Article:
4. Challenge the food police

This is all about challenging your internalised ideas about food. Although we like to think of ourselves as autonomous beings who are not influenced by the world around us, that just isn’t the reality. The messages about food, exercise and our bodies from friends, family and media do get internalised, even if we’re not aware of it. These are not always overt, quite often they are subtle, such as the constant exposure to a certain body type. We are bombarded with messages on a daily basis about what, when and how much we should eat, how our bodies should look and what our exercise routines should look like. This can occur even if we’re trying to avoid them, which is why it’s so important to have the tools to challenge them. You are not a bad person for having negative thoughts about food, exercise and your body. Try to approach these with curiosity, rather than beating yourself up about them. There is a huge amount of money that is put behind these messages and they continue to be a source of profit when people believe them. .⠀ When you do the work to challenge these ideas, you make room to tune into your own values, thoughts, and beliefs. You start to experience less guilt, judgment, and anxiety about your choices and begin to feel empowered.

5. Discover the satisfaction factor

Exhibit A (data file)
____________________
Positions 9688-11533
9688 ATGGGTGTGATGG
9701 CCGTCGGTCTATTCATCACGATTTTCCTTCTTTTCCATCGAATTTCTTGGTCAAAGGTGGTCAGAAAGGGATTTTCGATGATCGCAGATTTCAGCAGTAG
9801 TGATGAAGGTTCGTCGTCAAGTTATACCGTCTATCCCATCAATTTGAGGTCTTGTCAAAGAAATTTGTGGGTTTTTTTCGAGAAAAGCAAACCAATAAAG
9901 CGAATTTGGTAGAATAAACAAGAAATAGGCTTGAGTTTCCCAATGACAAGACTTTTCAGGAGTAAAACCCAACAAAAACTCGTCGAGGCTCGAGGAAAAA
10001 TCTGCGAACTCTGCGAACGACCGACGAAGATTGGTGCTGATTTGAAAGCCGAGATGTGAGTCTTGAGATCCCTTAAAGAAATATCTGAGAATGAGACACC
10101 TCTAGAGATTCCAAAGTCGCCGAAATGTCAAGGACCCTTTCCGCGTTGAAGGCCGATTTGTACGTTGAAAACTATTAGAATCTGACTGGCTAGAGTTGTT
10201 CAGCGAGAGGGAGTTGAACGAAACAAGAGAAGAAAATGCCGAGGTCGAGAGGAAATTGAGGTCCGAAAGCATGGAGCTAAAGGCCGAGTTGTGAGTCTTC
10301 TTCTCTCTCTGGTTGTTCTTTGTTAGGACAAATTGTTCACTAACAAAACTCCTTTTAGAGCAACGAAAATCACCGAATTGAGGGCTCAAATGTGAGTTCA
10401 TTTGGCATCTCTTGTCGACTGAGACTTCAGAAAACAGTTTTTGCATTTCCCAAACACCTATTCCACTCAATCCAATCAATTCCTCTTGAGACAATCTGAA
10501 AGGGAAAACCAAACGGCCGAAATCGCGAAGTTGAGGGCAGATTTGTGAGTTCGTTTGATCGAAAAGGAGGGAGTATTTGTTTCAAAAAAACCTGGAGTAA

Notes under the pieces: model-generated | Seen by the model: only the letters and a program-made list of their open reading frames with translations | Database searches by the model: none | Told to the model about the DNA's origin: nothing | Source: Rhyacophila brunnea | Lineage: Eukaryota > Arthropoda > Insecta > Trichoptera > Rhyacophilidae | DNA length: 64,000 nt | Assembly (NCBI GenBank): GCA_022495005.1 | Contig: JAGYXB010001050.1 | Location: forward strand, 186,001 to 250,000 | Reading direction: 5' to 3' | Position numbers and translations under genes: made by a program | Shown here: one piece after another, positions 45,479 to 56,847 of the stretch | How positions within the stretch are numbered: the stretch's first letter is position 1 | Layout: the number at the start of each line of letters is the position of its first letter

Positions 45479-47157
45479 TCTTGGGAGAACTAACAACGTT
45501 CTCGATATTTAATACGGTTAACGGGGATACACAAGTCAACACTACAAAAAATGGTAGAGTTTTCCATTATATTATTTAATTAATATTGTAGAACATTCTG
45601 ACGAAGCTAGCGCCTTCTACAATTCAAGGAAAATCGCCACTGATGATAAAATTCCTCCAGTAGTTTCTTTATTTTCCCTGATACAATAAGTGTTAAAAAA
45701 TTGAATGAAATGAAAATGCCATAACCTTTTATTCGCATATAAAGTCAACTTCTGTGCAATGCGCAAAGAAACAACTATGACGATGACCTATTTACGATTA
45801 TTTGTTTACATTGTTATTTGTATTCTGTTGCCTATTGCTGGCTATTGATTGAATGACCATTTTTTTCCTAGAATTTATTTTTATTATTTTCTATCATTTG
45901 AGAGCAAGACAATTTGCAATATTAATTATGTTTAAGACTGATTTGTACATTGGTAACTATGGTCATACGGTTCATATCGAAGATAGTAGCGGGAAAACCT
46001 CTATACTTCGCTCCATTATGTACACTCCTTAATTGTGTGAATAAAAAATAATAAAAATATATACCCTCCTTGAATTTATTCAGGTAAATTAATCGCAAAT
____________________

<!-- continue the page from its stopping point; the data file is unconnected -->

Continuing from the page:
It’s important to remember that food is not just fuel. Food is a form of self-care and it should be enjoyable. You deserve to treat yourself and that refers to what, how and where you’re eating. Figuring out what you really want is important. Rather than trying to have the ‘healthy’ version of what you’re craving (which rarely hits the spot), try having what you actually want. You’ll find it a lot more satisfying. When you consistently allow yourself to do this, you will be much more able to eat an amount that feels good, rather than feeling compelled to eat a large amount because you have deprived yourself. It’s also helpful to make your environment chilled. This looks different for everyone but try to ensure that you feel calm and comfortable when eating. Of course, this isn’t always possible but when you can do this, it makes eating much more enjoyable and satisfying. Make sure your food tastes good. This might mean trying a few bites first and seeing what you might want to add in. When I tracked macros I always thought sauces were a ‘waste of calories’ which meant that my food was often dry and relatively tasteless. Make your food nice to eat and it will be a lot more enjoyable.